How the pandemic could affect income inequality

A $2.2 trillion stimulus package to help keep the economy alive amid the coronavirus outbreak that has put millions of Americans out of work was signed into law on March 27. The Coronavirus Aid Relief and Economic Security Act, or CARES, contains $560 billion that directly benefits individuals in the form of cash payments of up to $1,200. The legislation also expands unemployment and paid sick/family leave benefits, offers forbearance on federally backed mortgages, waives penalties on some early retirement withdrawals, and offers student loan relief and protections for renters. 

Bedding and blankets belonging to homeless people on the ground underneath an underpass

Income inequality was already a concern among academics, lawmakers, and citizens alike before the pandemic, so the economic measures being taken now raise complicated questions about what policy will look like on the other side of the coronavirus outbreak.

The economic havoc wreaked by the coronavirus pandemic is an outlier, historically speaking. It’s nothing like the Great Recession, the Great Depression, the oil crisis of the late 1970s or the dot-com bust of the late 1990s. Those economic fires were ignited by internal factors, explains Benjamin Lockwood, Wharton professor of business economics and public policy.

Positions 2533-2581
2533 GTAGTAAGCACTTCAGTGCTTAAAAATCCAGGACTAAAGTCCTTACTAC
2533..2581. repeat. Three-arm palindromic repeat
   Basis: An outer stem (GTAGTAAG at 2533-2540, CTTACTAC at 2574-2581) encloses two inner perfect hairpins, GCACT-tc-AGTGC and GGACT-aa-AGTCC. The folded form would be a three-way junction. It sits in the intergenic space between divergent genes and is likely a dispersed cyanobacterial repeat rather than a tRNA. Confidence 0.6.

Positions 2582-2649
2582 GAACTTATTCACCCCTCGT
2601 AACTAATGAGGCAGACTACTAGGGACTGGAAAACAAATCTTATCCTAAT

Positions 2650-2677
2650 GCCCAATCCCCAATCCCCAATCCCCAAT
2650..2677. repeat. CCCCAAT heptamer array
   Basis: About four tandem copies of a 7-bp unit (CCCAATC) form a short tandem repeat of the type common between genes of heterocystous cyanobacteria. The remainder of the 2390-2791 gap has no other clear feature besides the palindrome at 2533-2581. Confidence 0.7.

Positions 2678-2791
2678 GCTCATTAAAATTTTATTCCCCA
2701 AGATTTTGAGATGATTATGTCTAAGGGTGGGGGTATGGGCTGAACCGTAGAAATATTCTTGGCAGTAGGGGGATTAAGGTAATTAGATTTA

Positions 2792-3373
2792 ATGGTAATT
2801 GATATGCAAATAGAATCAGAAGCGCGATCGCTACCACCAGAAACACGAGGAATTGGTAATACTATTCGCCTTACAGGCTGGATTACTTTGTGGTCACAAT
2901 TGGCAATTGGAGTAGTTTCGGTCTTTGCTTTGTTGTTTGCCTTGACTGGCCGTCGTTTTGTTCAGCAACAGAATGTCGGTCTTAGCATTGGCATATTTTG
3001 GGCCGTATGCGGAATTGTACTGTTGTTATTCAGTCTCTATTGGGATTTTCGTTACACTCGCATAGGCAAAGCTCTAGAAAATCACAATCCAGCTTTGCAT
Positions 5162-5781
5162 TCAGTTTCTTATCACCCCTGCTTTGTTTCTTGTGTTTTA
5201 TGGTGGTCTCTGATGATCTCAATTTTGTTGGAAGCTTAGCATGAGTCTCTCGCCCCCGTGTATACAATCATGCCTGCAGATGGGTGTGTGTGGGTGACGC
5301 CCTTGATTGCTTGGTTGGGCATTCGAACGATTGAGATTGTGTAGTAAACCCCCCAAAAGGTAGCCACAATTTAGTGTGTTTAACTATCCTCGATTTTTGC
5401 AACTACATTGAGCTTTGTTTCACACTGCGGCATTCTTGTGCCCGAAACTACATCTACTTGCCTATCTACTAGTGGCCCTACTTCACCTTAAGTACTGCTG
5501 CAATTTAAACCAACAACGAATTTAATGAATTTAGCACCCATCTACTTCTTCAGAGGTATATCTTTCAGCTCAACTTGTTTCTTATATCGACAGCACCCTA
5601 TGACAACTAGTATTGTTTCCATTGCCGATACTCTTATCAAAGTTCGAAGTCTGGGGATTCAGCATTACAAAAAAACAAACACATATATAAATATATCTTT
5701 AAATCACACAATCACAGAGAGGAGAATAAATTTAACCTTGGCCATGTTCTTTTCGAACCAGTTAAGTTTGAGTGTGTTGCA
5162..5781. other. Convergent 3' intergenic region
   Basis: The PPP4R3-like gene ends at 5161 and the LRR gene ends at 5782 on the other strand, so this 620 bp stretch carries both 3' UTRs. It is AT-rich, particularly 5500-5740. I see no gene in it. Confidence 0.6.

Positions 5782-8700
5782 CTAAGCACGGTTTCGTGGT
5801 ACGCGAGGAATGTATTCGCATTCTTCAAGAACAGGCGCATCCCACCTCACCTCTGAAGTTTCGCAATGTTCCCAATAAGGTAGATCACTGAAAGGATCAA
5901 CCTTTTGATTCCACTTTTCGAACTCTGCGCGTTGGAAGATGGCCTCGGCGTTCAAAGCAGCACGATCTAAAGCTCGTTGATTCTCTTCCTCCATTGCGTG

The pandemic is causing external pressure on the economy. It’s not something fundamental about the markets or asset values, so it can’t be fixed through regulation. The best solution, Lockwood says, is to fix the public health crisis first through wider testing for the disease, shelter-in-place orders, and other actions designed to contain COVID-19.

The pandemic presents an “unusual situation” for government policy because typical remedies to encourage hiring and consumer spending will not be effective without prioritizing health and safety, he notes.

“Really, it’s getting through this issue and solving the public health crisis itself,” he says. “That will be the best thing for the economy in the long run.”

Read more at Knowledge@Wharton.